June 6 is Sweden’s National Day. It’s also the day United Robots is forecasted to deliver our 1 millionth automatically written article since we launched in 2016. While reaching that milestone is definitely something to celebrate in itself, it also tells a crucial story — beyond the actual number — about robot journalism as we see it.

At United Robots, we now send well over 2,000 articles a day to our publisher partners’ content management systems. The texts cover all manner and divisions of sports, property sales, company registrations and bankruptcies, traffic, weather, and stock market movements. And key to the business case is that, no matter how many automatically generated articles a client publishes, the cost is the same.

Robot journalism can help satisfy the volume of content publishers seek.
Robot journalism can help satisfy the volume of content publishers seek.

We can do this because our technical infrastructure is based on a serverless and completely cloud-based architecture, allowing us unlimited parallelism and a very cost-efficient output. A typical text takes around one second to generate. If we generate 100 texts at the same time, they are all completed after that same second. That’s the tech that we’re responsible for.

For our publishing partners, it’s about leveraging that volume of editorial from a business perspective. And in our experience, a lot of the value is specifically tied to the volume itself. Let me describe two publisher use cases to illustrate how:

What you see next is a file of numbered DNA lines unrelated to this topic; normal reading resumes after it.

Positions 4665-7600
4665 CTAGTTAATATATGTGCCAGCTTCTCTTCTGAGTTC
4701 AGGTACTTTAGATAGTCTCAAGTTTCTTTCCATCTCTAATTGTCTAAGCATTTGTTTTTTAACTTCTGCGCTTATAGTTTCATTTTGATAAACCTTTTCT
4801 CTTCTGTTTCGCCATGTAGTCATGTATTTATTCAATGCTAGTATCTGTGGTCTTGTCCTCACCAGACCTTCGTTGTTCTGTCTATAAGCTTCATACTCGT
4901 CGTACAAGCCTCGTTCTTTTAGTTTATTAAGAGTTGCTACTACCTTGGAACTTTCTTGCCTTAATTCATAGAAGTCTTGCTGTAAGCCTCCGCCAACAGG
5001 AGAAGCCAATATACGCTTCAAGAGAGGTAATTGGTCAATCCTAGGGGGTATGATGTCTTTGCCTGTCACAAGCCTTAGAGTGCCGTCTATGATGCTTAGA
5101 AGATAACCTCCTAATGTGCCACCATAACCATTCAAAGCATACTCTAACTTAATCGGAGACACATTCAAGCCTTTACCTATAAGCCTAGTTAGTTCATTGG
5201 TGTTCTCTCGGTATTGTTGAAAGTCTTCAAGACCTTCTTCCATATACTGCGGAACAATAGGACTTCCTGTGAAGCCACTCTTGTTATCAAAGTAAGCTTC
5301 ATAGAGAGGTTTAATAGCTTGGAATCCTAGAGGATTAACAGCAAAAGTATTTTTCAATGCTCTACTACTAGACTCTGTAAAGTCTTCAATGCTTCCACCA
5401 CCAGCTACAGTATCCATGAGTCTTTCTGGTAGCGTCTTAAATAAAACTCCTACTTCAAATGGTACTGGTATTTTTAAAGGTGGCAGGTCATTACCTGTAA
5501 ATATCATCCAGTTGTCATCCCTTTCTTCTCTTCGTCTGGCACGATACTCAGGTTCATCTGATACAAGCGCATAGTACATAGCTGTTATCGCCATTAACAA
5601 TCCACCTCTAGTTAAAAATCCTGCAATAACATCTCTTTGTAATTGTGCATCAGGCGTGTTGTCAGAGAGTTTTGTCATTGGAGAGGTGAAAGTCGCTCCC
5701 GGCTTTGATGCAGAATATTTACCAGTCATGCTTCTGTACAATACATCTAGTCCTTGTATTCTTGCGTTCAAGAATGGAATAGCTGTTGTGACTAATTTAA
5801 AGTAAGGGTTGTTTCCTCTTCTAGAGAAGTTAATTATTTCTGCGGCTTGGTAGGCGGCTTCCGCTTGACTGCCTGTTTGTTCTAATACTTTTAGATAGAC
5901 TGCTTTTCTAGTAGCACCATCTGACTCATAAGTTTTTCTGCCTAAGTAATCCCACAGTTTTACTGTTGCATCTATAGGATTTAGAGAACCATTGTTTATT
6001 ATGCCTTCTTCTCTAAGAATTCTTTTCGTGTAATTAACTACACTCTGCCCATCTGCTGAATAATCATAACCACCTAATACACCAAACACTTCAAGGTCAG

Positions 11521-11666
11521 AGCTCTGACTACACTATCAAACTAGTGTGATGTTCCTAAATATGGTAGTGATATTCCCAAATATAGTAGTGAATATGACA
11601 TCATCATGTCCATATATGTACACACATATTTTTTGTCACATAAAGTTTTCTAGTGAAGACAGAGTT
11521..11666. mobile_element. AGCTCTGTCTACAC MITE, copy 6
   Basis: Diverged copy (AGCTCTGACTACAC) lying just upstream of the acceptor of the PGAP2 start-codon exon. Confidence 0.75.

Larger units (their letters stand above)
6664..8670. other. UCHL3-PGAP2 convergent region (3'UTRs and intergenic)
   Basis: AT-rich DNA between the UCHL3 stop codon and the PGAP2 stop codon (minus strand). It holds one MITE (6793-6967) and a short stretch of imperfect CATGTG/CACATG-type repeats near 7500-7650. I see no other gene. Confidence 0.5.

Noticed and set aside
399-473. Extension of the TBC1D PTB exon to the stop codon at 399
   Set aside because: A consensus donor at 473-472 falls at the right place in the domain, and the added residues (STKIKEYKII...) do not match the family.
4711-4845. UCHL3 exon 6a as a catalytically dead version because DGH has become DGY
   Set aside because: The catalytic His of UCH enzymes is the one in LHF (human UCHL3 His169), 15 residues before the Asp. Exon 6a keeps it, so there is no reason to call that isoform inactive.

1. Personalisation: In Scandinavia (a majority of our clients are Swedish media houses), content personalisation is becoming an increasingly important feature as publishers grow their digital subscription businesses. By leveraging the data they have about their readers (demographic, geographic, and behavioural), they can push relevant content to the right person at the right time.

But — and this is key — publishers can only achieve the necessary granularity of content needed for meaningful personalisation if they have access to enough articles to begin with. (NiemanLabs’s recent look into what “news” features in Facebook’s local news initiative, Today In, is instructive: One in three users in the United States live in towns where there is not enough local news published to even launch the feature.)

In other words, publishers may not have the newsroom resources to produce enough content to give every reader personally relevant articles every day. The text robots, on the other hand, produce several different stories on every single football match played in every division and every house sale completed in every village.

As Li L’Estrade, head of content development at Mittmedia puts it: “A really good robot text can have a bigger impact and be more read than a really good news article — but only if it’s a topic readers really care about. On the whole, it’s the volume of articles that’s the robot’s big advantage. Each article reaches a smaller group of readers on average, but in total we get an exchange on par with anything written by our most read reporters.”

2. Launching verticals: We have a number of publisher partners who have built verticals, particularly about specific sports/regions. They identified an opportunity to attract new audiences and the same is true with generating new ad revenue. With the articles written by a sports robot, they have the regular flow and volume of new content needed to keep readers interested and advertisers on board. The same logic could be used to set up specific sites around a local property market or to publish regional business news.

If United Robots’ growth rate matches what we achieved in 2018, we’ll send out more than 750,000 articles this year alone. But more importantly, that volume will allow our partners to improve their bottom lines.